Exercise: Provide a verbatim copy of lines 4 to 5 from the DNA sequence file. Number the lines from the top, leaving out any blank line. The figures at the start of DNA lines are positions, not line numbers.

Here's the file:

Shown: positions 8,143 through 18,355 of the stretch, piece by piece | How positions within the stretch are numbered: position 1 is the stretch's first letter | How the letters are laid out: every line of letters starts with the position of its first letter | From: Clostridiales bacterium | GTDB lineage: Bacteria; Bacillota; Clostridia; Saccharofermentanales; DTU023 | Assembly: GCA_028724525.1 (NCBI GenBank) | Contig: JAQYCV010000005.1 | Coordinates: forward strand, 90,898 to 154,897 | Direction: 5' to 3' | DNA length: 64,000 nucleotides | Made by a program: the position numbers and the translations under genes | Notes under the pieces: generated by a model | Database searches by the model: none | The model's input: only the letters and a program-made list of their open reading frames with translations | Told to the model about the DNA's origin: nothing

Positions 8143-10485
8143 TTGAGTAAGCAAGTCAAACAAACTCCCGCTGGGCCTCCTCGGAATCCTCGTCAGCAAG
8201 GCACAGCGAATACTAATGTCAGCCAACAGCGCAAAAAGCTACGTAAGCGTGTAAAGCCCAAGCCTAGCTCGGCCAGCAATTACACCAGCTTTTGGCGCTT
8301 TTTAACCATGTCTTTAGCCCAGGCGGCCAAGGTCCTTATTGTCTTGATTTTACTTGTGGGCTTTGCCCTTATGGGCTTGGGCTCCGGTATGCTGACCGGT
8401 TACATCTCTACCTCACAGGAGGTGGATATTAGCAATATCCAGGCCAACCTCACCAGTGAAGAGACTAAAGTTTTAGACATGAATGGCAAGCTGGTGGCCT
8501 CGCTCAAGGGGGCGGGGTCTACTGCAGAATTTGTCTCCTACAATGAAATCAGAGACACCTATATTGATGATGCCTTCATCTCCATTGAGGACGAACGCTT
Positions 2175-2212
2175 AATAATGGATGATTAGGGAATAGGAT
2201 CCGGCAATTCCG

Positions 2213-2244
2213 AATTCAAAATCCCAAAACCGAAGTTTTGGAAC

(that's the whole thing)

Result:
8201 GCACAGCGAATACTAATGTCAGCCAACAGCGCAAAAAGCTACGTAAGCGTGTAAAGCCCAAGCCTAGCTCGGCCAGCAATTACACCAGCTTTTGGCGCTT
8301 TTTAACCATGTCTTTAGCCCAGGCGGCCAAGGTCCTTATTGTCTTGATTTTACTTGTGGGCTTTGCCCTTATGGGCTTGGGCTCCGGTATGCTGACCGGT